Pure and simple, Viola is someone who succeeded. I believe she did so quietly, and without fanfare, but there is no doubt she succeeded. As the top student in the Class of '24, Viola was offered scholarships to six colleges, including one to my Alma Mater. She chose to pursue a two year degree at the local teachers college (which would later become Winona State University, and which would play a major role in this story). It surprised no one that she graduated with honors in academics, and in athletics. Nevertheless, I was a little disappointed to learn she set her feet in that direction, for I do not believe Viola was following her passion in doing so. It is far more likely that she took the route which was most expected of her. She most surely had already met Joseph, the boy she would eventually marry, and his course was set in a particular direction. Her compass reflected his.
Joseph was, in his own right, an excellent student who attended the local Catholic school. Viola attended the Lutheran Church, and I often wonder if this dichotomy deadened both families' enthusiasm for the union. Joseph graduated from the University of Minnesota School of Law in 1929. By 1931 he was working as a lawyer in Rochester. A small article in the Winona Republican-Herald in August of that year notes that a "miscellaneous" bridal shower was given for Viola at the home of her parents. Since the evening was spent "playing bridge at three tables" it was obviously a small gathering.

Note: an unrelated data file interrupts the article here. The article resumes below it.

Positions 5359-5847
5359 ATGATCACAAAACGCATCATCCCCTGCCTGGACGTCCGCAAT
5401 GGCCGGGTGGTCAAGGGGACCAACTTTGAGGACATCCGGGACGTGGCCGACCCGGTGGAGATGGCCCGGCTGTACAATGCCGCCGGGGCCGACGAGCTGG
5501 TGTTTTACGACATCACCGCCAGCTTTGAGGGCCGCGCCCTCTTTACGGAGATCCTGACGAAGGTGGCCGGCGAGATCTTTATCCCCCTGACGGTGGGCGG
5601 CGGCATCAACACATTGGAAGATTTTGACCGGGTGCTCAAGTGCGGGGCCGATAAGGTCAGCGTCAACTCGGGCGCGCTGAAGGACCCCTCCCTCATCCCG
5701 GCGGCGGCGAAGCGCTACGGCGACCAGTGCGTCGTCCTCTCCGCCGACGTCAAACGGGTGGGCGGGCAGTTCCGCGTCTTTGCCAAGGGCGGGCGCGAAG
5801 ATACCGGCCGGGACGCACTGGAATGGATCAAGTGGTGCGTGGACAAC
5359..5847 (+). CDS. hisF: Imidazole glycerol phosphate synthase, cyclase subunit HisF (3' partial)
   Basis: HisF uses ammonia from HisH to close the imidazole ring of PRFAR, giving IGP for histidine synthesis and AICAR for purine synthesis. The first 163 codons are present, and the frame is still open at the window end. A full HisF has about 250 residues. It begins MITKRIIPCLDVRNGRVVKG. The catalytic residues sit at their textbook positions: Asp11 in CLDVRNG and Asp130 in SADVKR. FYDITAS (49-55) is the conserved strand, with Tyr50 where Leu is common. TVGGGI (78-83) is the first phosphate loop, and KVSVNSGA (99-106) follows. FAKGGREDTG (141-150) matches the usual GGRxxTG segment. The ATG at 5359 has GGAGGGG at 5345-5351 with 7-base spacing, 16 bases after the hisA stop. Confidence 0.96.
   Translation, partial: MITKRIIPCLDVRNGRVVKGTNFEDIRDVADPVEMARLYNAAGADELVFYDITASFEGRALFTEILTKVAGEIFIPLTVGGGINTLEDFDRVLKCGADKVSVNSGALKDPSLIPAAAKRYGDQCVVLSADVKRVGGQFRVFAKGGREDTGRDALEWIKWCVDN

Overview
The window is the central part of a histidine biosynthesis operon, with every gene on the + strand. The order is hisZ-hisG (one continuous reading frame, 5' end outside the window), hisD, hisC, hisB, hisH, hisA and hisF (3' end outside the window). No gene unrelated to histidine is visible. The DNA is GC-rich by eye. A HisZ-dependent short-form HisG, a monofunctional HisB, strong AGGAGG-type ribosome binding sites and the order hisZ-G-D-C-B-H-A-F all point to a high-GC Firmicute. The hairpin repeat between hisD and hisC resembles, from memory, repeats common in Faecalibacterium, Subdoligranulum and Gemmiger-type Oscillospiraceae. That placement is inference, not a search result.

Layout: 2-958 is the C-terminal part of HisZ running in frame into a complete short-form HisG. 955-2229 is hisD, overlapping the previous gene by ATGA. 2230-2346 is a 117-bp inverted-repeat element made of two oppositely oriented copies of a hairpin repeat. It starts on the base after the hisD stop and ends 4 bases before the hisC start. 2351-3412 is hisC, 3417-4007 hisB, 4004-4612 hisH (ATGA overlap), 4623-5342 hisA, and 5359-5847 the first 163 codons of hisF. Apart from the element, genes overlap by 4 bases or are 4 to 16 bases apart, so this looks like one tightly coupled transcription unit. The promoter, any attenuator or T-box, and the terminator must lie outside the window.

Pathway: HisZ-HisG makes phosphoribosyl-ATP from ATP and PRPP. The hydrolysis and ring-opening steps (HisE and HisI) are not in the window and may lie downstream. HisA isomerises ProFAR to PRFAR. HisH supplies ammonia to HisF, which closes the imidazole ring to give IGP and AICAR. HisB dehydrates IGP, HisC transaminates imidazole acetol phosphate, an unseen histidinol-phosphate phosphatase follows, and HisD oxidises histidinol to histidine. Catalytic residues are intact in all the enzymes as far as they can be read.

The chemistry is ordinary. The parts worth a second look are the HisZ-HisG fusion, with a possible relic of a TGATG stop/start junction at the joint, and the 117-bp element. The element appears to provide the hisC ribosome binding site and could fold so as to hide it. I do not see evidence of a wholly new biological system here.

In late August 1931, Viola and Joseph were quietly married at St. John's Church in Rochester. "The couple was unattended," read the newspaper. Those four words made my heart ache. The bride wore "a brown costume with accessories in harmonizing shades." I wonder if Joseph thought to present her with a small bouquet to carry, or if she might have at least worn a flower in her hair. Not everyone has, or indeed wants, a wedding of white froth and orange blossoms. That is not what saddens me about Viola's wedding day. The fact that they seem to have embarked on married life without the warm embrace of family or friends does bother me. The distance between Rochester and Winona is a little over 50 miles; and, even in 1931 would not have been a difficult journey, especially without the challenges of winter roads. Why was there no mother, or father, or sibling present; did the marriage cause a rift? Did Viola's family still suffer from questions arising from an old suicide? Were the families opposed to the marriage on religious grounds? I have no answers. If she had not been raised a Catholic, Viola certainly continued to practice as one after her marriage.